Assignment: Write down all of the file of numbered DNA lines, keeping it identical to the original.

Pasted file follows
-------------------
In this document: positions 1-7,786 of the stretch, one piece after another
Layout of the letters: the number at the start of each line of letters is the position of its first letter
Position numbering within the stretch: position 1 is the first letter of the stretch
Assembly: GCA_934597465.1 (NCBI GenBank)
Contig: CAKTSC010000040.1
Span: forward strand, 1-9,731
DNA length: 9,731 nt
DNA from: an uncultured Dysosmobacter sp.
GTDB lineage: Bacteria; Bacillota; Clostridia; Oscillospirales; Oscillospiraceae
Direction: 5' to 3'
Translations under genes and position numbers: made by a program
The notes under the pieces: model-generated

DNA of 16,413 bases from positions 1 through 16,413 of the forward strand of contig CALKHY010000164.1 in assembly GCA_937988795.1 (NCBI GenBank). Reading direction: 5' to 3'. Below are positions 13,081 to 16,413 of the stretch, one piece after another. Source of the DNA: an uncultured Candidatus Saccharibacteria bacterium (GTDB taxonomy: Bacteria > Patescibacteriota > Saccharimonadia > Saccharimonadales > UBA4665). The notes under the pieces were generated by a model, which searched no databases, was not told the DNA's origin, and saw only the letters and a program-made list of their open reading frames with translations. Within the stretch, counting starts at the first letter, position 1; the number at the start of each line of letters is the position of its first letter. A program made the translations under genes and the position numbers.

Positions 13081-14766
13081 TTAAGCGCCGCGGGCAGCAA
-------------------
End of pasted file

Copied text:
In this document: positions 1-7,786 of the stretch, one piece after another
Layout of the letters: the number at the start of each line of letters is the position of its first letter
Position numbering within the stretch: position 1 is the first letter of the stretch
Assembly: GCA_934597465.1 (NCBI GenBank)
Contig: CAKTSC010000040.1
Span: forward strand, 1-9,731
DNA length: 9,731 nt
DNA from: an uncultured Dysosmobacter sp.
GTDB lineage: Bacteria; Bacillota; Clostridia; Oscillospirales; Oscillospiraceae
Direction: 5' to 3'
Translations under genes and position numbers: made by a program
The notes under the pieces: model-generated

DNA of 16,413 bases from positions 1 through 16,413 of the forward strand of contig CALKHY010000164.1 in assembly GCA_937988795.1 (NCBI GenBank). Reading direction: 5' to 3'. Below are positions 13,081 to 16,413 of the stretch, one piece after another. Source of the DNA: an uncultured Candidatus Saccharibacteria bacterium (GTDB taxonomy: Bacteria > Patescibacteriota > Saccharimonadia > Saccharimonadales > UBA4665). The notes under the pieces were generated by a model, which searched no databases, was not told the DNA's origin, and saw only the letters and a program-made list of their open reading frames with translations. Within the stretch, counting starts at the first letter, position 1; the number at the start of each line of letters is the position of its first letter. A program made the translations under genes and the position numbers.

Positions 13081-14766
13081 TTAAGCGCCGCGGGCAGCAA